How Radical Is the Gay-Marriage Ruling?

Why the Massachusetts decision breaks new ground.

Illustration by Robert Neubecker

Earlier today, the Supreme Judicial Court of Massachusetts ruled in a 4-3 decision that same-sex couples have the right to marry under the state’s constitution; gay-rights advocates heralded the decision for going a “significant step beyond” earlier U.S. rulings. How does this outcome differ from gay-marriage decisions handed down in Vermont, Hawaii, Alaska, and Ontario?

Courts in Massachusetts, Ontario, and Vermont all agreed that denying gay couples marriage licenses had no rational basis, meaning that a ban on gay marriage wasn’t sufficiently connected to legitimate state goals. All three rulings also stated that withholding the benefits and obligations that come along with marriage denies gay couples equal protection under the relevant state constitutions and Canada’s Charter of Rights and Freedoms.

Where the courts differ is in their proposals for an appropriate remedy.

In June 2003, Ontario’s highest court ruled that gay couples in the province be allowed to receive marriage licenses immediately.

In 1999, the Vermont Supreme Court declared that the state was “constitutionally required to extend to same-sex couples the common benefits and protections that flow from marriage,” but left it to the state legislature to decide how to best remedy the situation. The Vermont legislature passed a bill setting up a parallel institution, the civil union, which conferred the same basic rights and benefits as marriage. The bill was signed in 2000 by Gov. Howard Dean.

The Massachusetts court’s decision lies somewhere in between. While the ruling does state that preventing gay couples from participating in the institution of marriage violates the state’s constitution, it does not require that gay couples be allowed to receive marriage licenses immediately. Instead, the court is staying judgment for 180 days to allow the state legislature to come up with a remedy.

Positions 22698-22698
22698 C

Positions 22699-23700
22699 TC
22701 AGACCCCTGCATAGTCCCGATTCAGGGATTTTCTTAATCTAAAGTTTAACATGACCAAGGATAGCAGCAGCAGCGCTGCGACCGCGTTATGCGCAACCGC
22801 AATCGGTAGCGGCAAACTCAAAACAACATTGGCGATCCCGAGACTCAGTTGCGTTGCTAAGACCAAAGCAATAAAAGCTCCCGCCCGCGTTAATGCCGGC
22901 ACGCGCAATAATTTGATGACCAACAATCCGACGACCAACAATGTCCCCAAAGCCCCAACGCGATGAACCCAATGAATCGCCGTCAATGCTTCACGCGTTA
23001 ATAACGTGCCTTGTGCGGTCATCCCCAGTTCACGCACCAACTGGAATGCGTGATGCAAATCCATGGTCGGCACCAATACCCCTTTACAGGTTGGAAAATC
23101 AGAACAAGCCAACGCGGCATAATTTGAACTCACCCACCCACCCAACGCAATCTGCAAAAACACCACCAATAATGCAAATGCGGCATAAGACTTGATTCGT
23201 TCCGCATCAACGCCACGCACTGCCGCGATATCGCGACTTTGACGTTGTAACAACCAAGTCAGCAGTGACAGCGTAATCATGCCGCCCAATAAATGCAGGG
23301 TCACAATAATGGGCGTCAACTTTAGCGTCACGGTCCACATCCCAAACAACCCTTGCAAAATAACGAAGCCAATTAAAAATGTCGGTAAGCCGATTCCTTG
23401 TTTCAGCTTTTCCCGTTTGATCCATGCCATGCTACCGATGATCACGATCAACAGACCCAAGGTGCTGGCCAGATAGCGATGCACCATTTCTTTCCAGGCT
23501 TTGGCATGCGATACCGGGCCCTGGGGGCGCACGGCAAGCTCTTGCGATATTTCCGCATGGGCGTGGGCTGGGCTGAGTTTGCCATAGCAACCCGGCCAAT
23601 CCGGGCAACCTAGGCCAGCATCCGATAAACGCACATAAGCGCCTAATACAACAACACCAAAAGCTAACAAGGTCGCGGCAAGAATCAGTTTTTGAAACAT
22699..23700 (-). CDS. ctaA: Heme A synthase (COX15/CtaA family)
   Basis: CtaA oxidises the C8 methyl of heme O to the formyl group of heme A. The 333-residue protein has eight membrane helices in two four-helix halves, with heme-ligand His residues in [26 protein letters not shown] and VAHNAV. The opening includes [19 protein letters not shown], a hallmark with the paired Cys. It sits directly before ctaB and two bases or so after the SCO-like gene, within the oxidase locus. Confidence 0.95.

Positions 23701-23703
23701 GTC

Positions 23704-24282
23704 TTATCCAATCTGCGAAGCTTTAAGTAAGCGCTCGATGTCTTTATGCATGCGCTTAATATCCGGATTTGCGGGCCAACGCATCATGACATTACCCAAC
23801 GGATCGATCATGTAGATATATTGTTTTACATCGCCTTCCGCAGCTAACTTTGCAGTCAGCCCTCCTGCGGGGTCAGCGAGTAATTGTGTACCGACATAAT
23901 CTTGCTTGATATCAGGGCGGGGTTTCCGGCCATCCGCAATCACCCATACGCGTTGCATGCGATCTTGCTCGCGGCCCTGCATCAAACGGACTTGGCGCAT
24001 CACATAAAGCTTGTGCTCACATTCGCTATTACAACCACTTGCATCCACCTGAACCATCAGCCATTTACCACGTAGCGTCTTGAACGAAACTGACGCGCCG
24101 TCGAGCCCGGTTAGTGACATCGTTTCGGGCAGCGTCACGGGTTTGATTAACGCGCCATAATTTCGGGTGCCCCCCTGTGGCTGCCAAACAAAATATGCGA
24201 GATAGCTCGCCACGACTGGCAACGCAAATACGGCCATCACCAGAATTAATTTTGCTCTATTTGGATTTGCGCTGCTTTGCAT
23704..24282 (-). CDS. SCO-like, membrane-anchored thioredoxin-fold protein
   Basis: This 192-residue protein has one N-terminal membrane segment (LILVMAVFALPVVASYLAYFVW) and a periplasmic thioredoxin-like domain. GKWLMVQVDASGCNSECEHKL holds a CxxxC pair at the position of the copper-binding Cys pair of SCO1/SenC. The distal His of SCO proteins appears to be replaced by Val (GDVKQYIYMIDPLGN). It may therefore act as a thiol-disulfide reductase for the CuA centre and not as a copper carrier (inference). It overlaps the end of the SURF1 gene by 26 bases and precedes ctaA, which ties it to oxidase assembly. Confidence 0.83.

The options before the state legislature include: approving same-sex marriage; getting rid of civil marriage altogether and replacing it with a type of civil union available to every couple on an equal basis; or doing nothing, in which case on the 181st day, the Massachusetts Superior Court would be required to issue an order implementing the higher court’s decision and allowing gay couples to obtain marriage licenses.

It seems that a civil union bill similar to Vermont’s wouldn’t fly, as the court ruled that it was discriminatory to prevent a same-sex couple from obtaining a marriage license. It is possible that the legislature could pass some kind of civil union bill, but it remains to be seen if that would pass muster with the court.

In 1998, voters in both Hawaii and Alaska approved constitutional amendments limiting the institution of marriage to opposite-sex couples, rendering moot rulings in both states requiring the state to offer legitimate reasons that same-sex couples not be allowed to marry. In Massachusetts, however, two consecutive legislatures must approve any potential constitutional amendment before it can be presented to voters for ratification, so the soonest it could be put on a ballot is November 2006.

Next question?

Explainer thanks Evan Wolfson of Freedom to Marry, Professor Jennifer Brown of Quinnipiac Law School and Professor William Eskridge, Jr. of Yale Law School.